James Bond and Skin Color

Among the many revelations from leaked Sony emails was the suggestion by Amy Pascal, the co-chair for Sony Pictures Entertainment, that the company try to convince British actor Idris Elba to be the next James Bond after Daniel Craig. 

The email has resulted in a lot of public commentary about a black actor playing a white character portrayed traditionally by white actors. Some fans like Bruce Levenson and film buffs love the idea of the suave Elba taking up the 007 mantle and see his inclusion in the franchise as a reflection of growing liberal attitudes worldwide. Plenty people have also rejected the idea. Many believe the character should only be portrayed as originally written. Others believe this is another example of what they call “black appropriation” of white history.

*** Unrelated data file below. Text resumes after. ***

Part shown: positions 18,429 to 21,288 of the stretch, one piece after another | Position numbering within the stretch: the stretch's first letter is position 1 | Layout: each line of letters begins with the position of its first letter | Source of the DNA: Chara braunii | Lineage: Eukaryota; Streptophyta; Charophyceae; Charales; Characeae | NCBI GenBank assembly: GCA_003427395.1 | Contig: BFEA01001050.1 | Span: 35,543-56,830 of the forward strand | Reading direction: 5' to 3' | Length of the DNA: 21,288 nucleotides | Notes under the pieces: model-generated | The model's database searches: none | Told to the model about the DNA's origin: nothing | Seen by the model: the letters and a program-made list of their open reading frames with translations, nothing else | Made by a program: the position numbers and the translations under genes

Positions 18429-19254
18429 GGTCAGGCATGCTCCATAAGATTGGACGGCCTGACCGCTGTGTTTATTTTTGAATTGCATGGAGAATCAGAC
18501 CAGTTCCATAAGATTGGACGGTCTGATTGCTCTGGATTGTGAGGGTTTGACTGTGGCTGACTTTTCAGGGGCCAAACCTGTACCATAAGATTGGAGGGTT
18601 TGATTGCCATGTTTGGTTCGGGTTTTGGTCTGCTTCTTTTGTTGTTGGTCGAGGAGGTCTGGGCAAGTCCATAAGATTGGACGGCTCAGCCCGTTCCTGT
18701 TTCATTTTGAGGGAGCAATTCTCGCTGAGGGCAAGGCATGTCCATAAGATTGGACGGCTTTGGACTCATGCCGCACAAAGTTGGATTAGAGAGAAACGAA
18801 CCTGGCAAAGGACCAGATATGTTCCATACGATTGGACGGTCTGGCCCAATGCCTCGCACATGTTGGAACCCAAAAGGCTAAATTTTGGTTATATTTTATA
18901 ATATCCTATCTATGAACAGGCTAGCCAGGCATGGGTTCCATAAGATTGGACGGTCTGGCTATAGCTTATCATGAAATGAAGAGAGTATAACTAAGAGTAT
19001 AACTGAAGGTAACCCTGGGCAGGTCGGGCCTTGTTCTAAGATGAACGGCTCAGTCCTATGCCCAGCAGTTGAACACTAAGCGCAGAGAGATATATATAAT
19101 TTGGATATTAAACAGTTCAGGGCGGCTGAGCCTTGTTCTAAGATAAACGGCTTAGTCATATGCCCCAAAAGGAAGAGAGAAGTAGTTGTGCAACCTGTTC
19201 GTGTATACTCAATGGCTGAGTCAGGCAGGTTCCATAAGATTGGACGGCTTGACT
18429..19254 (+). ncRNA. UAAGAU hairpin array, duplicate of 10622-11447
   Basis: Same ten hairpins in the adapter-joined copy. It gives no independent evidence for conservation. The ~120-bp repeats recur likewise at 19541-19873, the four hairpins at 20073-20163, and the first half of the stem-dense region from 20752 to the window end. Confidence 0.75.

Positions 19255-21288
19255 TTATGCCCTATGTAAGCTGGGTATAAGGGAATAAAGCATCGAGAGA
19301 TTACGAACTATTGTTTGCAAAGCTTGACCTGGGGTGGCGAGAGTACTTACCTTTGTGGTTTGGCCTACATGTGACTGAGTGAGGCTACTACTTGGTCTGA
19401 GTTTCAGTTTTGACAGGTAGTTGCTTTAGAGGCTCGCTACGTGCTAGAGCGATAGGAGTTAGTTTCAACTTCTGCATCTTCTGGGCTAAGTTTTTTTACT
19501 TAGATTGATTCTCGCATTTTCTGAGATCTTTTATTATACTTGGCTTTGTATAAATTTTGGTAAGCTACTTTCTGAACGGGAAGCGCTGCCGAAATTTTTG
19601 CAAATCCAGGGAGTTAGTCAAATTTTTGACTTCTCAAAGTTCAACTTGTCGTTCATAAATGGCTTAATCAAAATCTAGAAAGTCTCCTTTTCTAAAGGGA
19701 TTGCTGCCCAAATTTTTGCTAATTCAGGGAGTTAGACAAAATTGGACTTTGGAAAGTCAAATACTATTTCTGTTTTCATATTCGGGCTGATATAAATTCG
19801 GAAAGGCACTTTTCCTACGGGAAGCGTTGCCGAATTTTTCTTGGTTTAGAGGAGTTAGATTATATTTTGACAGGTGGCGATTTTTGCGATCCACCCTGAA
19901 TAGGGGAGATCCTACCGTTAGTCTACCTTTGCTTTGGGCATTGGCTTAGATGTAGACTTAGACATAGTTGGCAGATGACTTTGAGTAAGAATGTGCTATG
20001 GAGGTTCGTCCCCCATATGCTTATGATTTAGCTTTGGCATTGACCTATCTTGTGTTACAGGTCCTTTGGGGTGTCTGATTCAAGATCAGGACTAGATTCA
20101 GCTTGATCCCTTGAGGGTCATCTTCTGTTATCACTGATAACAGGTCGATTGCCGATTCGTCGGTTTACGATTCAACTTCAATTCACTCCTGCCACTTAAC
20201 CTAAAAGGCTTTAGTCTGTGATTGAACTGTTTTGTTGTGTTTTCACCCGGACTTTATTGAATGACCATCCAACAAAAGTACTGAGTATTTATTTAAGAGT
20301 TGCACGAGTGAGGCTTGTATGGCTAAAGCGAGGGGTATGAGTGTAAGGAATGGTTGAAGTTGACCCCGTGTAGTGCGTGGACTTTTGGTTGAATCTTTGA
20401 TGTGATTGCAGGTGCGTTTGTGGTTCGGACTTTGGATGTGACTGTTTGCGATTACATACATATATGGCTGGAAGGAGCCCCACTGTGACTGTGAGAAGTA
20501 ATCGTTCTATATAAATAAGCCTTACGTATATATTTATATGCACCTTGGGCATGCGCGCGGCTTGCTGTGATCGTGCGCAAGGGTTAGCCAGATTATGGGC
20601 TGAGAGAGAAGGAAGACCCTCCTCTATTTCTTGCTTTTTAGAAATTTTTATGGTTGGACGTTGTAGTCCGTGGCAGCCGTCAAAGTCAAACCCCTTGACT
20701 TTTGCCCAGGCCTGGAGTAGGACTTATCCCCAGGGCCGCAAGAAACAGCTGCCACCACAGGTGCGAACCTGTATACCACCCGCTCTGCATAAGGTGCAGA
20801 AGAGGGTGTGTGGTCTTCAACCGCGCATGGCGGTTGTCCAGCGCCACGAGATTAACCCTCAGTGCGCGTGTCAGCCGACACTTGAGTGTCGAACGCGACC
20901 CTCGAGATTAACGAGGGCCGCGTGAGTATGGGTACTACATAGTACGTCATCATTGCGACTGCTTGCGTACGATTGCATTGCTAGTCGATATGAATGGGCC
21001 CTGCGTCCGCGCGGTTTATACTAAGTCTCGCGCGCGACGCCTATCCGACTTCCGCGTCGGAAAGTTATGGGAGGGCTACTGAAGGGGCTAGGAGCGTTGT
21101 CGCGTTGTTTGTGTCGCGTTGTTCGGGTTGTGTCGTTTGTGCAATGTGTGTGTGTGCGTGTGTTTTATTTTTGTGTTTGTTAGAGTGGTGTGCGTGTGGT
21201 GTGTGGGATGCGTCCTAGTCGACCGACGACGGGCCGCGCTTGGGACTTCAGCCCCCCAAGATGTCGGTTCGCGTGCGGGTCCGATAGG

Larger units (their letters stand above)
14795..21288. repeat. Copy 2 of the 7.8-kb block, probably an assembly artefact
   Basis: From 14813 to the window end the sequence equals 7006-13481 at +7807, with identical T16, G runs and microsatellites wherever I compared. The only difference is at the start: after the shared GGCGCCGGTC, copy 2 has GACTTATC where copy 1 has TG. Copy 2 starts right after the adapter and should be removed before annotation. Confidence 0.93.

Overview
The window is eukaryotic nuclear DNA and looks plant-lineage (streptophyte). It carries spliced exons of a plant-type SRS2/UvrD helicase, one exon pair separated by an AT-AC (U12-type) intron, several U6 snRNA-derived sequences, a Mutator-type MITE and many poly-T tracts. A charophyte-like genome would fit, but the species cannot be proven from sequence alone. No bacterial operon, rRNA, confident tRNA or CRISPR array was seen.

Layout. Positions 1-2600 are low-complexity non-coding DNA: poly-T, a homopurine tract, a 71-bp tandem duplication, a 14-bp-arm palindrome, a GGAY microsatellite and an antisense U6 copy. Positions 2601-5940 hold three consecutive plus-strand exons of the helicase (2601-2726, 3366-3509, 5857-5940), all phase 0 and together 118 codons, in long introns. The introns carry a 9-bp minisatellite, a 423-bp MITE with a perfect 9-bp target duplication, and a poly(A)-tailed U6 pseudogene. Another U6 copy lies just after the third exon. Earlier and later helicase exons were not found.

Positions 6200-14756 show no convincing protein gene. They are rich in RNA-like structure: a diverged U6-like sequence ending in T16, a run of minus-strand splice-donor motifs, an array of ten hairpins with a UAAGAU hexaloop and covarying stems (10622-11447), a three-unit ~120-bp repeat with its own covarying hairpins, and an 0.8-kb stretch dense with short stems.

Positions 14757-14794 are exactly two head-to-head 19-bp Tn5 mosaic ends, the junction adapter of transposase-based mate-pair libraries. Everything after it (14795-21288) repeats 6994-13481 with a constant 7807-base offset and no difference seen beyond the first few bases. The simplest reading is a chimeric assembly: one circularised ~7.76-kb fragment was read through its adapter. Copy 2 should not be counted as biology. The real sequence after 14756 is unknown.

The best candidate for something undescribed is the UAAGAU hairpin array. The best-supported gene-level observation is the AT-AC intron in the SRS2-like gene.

Elba, trying to defuse a volatile situation, posted a scraggly picture of himself on Twitter and: “Isn’t 007 supposed to handsome? Glad you think I’ve got a shot! Happy New year people.”

Those who reject Elba based on skin color have forgotten a lot about film and television history in countries made up primarily of white people. Many stories from diverse cultures around the world have been re-told using white actors outfitted to look like people of color. Although the argument for a traditional James Bond is valid, so is the argument by people of color that characters from their stories should be portrayed by non-white actors.

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